US scientists tackling virus lament historic funding shortcomings

Poor long-term support for too few laboratories hampers efforts to develop vaccines and therapies, say researchers

March 18, 2020
Source: Getty

Large swathes of the US research community have dropped their work to help tackle the coronavirus outbreak but have found their efforts hampered by major hurdles resulting from years of misplaced funding and institutional priorities.

Across the US, as elsewhere in the world, policymakers and public health officials trying to contain the deadly pandemic are seeing university scientists quickly shifting gears to join in.

Examples include a pair of University of Tennessee researchers who used a supercomputer to identify a possible drug candidate and a University of Texas team that helped to create the first atomic-scale map of a possible vaccine target.

Yet experts said the situation was exposing the failure by government funding agencies and, to some degree, industry and university leaders to have taken seriously the likelihood that a crisis such as that created by Covid-19 would occur.

Even a Trump administration official, while inaugurating a new panel created by the National Academy of Sciences to offer scientific expertise on the new coronavirus, admitted that the US had not done enough to maintain the capability to produce sufficient vaccines and therapeutic drugs for such a contingency.

“We’re realising now, in real time, some of the shortcomings,” said Christian Hassell, the senior science adviser for preparedness and response at the US Department of Health and Human Services.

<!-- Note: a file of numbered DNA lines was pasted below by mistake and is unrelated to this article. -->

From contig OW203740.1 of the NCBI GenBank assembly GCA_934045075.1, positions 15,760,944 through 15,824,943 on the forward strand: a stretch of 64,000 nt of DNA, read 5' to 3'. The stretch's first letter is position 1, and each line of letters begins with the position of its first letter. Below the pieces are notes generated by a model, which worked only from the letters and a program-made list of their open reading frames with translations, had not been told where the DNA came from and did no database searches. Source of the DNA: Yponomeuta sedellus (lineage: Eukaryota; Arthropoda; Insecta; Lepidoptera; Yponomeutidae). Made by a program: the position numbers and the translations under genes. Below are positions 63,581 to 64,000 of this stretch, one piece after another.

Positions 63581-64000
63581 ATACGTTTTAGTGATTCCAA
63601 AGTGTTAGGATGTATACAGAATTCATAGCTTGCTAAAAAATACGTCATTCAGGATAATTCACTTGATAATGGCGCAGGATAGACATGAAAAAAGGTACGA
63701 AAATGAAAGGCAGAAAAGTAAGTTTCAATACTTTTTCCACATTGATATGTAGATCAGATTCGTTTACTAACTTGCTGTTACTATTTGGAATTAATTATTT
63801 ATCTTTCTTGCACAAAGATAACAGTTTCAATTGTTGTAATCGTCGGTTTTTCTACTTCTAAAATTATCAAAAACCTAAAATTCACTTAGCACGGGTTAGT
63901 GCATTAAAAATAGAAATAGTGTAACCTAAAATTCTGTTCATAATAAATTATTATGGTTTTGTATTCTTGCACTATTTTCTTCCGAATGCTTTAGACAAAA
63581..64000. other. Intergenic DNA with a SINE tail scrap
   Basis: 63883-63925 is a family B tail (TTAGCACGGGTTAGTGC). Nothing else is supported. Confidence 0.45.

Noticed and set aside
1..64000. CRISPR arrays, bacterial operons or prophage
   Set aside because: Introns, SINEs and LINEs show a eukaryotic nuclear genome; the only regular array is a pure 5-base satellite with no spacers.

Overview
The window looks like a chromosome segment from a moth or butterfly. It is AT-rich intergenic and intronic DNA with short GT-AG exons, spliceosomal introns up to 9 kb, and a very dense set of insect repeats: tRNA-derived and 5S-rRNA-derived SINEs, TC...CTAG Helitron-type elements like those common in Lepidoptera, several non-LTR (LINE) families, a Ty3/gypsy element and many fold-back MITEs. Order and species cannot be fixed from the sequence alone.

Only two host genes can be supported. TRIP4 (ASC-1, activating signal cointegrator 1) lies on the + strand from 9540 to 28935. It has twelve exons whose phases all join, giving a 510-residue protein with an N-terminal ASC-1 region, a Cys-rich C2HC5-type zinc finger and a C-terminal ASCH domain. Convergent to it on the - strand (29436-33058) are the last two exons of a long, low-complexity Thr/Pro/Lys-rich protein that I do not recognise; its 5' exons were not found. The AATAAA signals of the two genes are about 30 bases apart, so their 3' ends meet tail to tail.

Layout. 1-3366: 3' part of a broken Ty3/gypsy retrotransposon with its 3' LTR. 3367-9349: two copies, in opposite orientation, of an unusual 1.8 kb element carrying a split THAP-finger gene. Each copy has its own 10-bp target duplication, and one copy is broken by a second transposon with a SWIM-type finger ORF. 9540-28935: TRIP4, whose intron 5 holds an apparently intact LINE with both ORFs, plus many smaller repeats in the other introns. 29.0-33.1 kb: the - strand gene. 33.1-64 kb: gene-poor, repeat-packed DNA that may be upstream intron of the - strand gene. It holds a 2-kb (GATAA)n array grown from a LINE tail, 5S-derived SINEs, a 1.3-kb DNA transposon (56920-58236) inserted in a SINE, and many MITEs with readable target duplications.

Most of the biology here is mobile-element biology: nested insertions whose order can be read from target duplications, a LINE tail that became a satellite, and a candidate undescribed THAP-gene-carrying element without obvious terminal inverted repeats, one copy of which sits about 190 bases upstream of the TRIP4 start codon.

The Sars outbreak of 2002 gave the world a clear warning of the need to devote a steady stream of resources to vaccine development, said Sallie Permar, professor of paediatric infectious disease, immunology and molecular genetics at Duke University.

“When you look across the landscape, there were relatively few labs that were able to be funded to continue to work on that,” Professor Permar said. “The model needs to change.”

Such funding decisions in turn skewed reward structures within universities, shifting them away from a more robust fulfilment of long-term public needs, said Arthur Caplan, a professor of bioethics at New York University. “It’s not like they’re anti-public health research,” Professor Caplan said of universities. “But it isn’t where the prestige is; it isn’t where the prizes are; it isn’t where the glory is.”

The situation has frustrated people such as Anthony Fehr, an assistant professor of infectious disease at the University of Kansas.

Dr Fehr said he was proud of the research community and its work on vaccines since the Sars scare. But he acknowledged that university scientists did not necessarily know how best to get their discoveries in front of drug companies, which in turn have little financial incentive to pursue them when no public health crisis is raging.

The work of creating a vaccine for Covid-19 could have been more advanced than it is now, Dr Fehr said, if government agencies had over the years been providing academic scientists with resources to whittle down their lists of compounds that could potentially inhibit coronaviruses by running them through preliminary tests of human safety.

“Then, we would have at least something to work with,” he said.

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